Pension Fund for Artists Capitalized by Pooled Artwork

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April 16, 2014; CNN Money

Artists, like the rest of us, have to plan for retirement, and the Artist Pension Trust is an unusual nonprofit retirement mechanism for artists. Established in 2004, the APT involves some 2,000 artists from around the world who have put a portion of their work into one of nine investment funds. Participating artists have to contribute 20 pieces of art over 20 years; in return, they’ll receive annual distributions from the funds (basically pools of contributed art) based on how much of the art sells and for what price.

As explained on the APT website:

“The funds from the net proceeds of each artwork sold are distributed to the artists in the following manner: 72% are distributed to the artists in the trust, with 40% to the individual artist and 32% among the artists in that trust based on the number of artworks they have deposited. The remaining 28% are used to cover the operational costs of the trusts.”

Since the funds or pools are dependent on the contributed art, each of the trusts goes through a rigorous process to select the artists it will support. According to CNN, thousands of artists apply, but only a small proportion are selected for each trust—usually 250, though the Global One fund is apparently designed for 628 artists and is currently in the process of accepting applications.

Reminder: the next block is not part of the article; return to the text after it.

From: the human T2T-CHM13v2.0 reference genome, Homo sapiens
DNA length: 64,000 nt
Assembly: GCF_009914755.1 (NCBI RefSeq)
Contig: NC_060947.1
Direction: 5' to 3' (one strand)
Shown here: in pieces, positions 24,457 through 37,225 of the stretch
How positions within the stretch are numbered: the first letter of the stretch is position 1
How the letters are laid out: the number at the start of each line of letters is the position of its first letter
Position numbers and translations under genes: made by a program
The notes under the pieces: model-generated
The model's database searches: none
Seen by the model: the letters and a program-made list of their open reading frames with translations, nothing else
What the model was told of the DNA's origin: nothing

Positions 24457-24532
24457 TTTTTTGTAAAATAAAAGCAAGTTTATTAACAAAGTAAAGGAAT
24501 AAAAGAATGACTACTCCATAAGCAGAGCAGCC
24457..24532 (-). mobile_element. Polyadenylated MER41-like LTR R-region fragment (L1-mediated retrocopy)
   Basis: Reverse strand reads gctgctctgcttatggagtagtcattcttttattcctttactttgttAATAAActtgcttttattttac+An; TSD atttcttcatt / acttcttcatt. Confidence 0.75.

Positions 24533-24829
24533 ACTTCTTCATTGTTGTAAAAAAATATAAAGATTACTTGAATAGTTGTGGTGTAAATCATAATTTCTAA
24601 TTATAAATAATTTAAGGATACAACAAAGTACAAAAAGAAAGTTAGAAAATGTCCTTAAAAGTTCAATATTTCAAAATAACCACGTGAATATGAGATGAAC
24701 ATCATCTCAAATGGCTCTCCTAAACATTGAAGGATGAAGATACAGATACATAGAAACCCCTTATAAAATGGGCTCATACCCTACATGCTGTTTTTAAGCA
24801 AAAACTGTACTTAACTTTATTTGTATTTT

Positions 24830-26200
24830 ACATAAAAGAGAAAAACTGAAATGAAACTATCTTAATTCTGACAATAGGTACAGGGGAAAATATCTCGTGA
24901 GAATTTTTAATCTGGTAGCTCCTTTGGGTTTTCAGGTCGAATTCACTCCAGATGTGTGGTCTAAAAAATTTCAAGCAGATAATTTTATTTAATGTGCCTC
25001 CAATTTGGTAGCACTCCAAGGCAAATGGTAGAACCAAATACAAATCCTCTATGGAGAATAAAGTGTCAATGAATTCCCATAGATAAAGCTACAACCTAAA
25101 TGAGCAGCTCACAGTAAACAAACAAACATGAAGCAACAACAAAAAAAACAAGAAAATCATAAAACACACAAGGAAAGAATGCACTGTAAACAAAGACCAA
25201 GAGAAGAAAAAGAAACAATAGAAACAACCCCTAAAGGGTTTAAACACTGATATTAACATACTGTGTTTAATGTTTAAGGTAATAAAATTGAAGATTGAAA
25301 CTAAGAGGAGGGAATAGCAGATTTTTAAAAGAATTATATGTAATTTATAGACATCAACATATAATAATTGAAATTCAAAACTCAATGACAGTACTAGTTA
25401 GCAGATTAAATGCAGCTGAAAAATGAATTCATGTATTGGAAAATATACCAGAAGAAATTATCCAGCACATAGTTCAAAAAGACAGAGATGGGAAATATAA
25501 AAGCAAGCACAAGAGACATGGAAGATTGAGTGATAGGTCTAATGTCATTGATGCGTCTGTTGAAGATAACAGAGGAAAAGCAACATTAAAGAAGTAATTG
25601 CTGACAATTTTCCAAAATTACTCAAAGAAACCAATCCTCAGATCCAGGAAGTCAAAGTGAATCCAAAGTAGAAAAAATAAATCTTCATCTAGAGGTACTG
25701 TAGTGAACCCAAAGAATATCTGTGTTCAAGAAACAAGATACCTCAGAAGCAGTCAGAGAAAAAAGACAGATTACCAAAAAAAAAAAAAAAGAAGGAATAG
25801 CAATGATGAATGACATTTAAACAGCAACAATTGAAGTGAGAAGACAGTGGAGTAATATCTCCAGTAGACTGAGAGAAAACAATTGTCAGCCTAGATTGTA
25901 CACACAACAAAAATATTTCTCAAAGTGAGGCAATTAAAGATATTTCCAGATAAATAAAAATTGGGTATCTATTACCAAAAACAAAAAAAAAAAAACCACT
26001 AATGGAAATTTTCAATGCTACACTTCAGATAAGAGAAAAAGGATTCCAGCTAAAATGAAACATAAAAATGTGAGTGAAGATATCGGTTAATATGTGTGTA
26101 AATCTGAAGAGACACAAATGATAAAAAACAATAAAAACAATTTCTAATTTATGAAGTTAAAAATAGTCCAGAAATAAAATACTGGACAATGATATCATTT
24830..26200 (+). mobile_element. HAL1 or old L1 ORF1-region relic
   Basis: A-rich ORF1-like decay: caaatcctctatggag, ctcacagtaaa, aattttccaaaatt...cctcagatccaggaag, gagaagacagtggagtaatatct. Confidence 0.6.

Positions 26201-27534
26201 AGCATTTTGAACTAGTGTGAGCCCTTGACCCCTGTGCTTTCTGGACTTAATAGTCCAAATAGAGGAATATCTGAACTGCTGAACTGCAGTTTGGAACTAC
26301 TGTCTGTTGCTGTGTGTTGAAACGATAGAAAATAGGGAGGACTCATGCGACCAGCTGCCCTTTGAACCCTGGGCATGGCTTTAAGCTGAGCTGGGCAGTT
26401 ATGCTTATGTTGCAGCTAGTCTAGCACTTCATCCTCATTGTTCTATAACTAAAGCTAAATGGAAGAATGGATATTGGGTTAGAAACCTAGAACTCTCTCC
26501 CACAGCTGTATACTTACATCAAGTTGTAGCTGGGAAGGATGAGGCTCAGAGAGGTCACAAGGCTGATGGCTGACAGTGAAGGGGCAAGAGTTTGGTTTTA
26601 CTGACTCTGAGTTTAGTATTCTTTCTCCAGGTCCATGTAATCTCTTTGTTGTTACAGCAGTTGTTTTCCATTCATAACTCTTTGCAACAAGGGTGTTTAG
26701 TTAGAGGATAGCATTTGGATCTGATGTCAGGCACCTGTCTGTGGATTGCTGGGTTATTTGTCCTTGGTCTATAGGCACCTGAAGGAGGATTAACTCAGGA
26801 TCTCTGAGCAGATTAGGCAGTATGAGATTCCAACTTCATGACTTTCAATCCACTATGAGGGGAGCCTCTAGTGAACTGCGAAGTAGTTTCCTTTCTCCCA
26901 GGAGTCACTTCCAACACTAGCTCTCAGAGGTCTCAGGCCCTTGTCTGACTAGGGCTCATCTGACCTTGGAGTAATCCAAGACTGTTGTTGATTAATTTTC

Overall, APT has 10,000 pieces of art in its collection, with future commitments of as much as 40,000. Much of the existing APT collection is held in storage facilities around the world, but some is loaned to museums and nonprofit galleries annually. The benefit of those displays is that potential purchasers can see the work and may be interested at some point in buying for their personal collections.

Among the artists participating in its pools are Aman Mojadidi in Kabul, Afghanistan, Sama Alshaibi, an Iraqi from Basra living in Tucson, several amazing artists from Myanmar/Burma, including Phyoe Kyi, whose “Outsider” paintings are just phenomenal, and many more from Turkey, including Inci Enviner from Istanbul (see her piece, “Don’t worry, you will not get hurt!”).

Is this a workable scheme? The art world has just gone through a bit of a recession-enforced downturn, so APT is only now beginning to sell some of its collection. How this will go is beyond our expertise, but the reach of APT is interesting.

Our judgment? We’d like to make a bid on Kyi’s “Outsider 1” and “Outside 2,” please. They’re stunning.—Rick Cohen